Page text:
AbandonedMutexException (Clase)

AbandonedMutexException (Clase)

Excepción que se produce cuando un subproceso adquiere un objeto Mutex que otro subproceso ha abandonado al salir sin liberarlo.

Espacio de nombres: System.Threading
Ensamblado: mscorlib (en mscorlib.dll)

[SerializableAttribute] 
[ComVisibleAttribute(false)] 
public class AbandonedMutexException : SystemException
/** @attribute SerializableAttribute() */ 
/** @attribute ComVisibleAttribute(false) */ 
public class AbandonedMutexException extends SystemException
SerializableAttribute 
ComVisibleAttribute(false) 
public class AbandonedMutexException extends SystemException
No aplicable.

Cuando un subproceso abandona una exclusión mutua, la excepción se produce en el subproceso siguiente que adquiere la exclusión mutua. El subproceso podría adquirir la exclusión mutua porque ya estaba esperando en ella o porque ha entrado posteriormente en la misma.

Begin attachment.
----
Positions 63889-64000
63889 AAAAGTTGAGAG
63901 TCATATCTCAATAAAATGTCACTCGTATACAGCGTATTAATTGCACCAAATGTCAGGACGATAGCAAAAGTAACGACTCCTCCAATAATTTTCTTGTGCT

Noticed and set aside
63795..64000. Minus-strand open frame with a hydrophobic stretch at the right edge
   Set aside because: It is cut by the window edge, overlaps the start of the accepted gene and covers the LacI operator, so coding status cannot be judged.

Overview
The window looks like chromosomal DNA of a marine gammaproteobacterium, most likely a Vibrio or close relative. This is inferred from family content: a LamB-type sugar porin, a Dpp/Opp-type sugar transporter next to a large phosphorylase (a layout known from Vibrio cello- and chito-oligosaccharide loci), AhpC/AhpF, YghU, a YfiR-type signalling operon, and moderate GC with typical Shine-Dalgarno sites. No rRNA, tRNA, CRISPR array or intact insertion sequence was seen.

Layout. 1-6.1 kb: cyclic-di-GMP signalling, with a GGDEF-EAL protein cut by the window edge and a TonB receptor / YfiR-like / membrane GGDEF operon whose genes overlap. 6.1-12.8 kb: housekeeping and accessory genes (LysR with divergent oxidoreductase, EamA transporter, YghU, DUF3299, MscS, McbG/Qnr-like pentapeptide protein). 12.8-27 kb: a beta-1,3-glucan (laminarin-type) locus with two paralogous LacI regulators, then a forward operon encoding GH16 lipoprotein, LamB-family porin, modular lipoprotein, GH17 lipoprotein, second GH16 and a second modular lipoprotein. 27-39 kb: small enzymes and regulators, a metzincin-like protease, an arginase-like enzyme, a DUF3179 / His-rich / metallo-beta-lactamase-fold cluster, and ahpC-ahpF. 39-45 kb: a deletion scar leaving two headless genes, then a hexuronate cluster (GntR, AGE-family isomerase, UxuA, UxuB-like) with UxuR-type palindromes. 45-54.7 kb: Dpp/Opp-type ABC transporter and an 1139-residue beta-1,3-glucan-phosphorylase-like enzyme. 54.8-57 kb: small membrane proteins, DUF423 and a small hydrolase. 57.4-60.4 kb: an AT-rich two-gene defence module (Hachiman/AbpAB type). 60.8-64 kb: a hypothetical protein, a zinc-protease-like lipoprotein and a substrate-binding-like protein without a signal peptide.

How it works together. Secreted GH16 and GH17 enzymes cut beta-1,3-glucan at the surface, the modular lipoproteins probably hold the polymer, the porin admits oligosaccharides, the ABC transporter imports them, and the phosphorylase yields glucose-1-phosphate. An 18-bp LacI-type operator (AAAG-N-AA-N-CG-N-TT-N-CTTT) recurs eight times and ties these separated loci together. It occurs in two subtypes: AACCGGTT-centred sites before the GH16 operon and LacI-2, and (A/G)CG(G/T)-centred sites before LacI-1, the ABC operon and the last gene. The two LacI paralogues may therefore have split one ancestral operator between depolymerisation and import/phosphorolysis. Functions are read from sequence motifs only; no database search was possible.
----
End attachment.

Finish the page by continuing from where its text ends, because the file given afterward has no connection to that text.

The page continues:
Una exclusión mutua abandonada indica un error de programación grave. Cuando un subproceso sale sin liberar la exclusión mutua, el estado de las estructuras de datos protegidas por la exclusión mutua podría no ser coherente. Antes de la versión 2.0 de .NET Framework, era difícil descubrir tales problemas porque cuando una espera finalizaba por el abandono de una exclusión mutua no se producía ninguna excepción. Para obtener más información, vea la clase Mutex.

El siguiente subproceso que solicita la propiedad de la exclusión mutua puede controlar esta excepción y continuar, siempre que se pueda comprobar la integridad de las estructuras de datos.

En el ejemplo de código siguiente se ejecuta un subproceso que abandona cinco exclusiones mutuas, mostrando sus efectos en los métodos WaitOne, WaitAny y WaitAll. Se muestra el valor de la propiedad MutexIndex para la llamada a WaitAny.

NotaNota:

Una de las exclusiones mutuas abandonadas interrumpe la llamada al método WaitAny. La otra exclusión mutua abandonada aún puede provocar que los métodos de espera subsiguientes produzcan una excepción AbandonedMutexException.


using System;
using System.Threading;

public class Example
{
    private static ManualResetEvent _dummy = new ManualResetEvent(false);

    private static Mutex _orphan1 = new Mutex();
    private static Mutex _orphan2 = new Mutex();
    private static Mutex _orphan3 = new Mutex();
    private static Mutex _orphan4 = new Mutex();
    private static Mutex _orphan5 = new Mutex();

    [MTAThread]
    public static void Main()
    {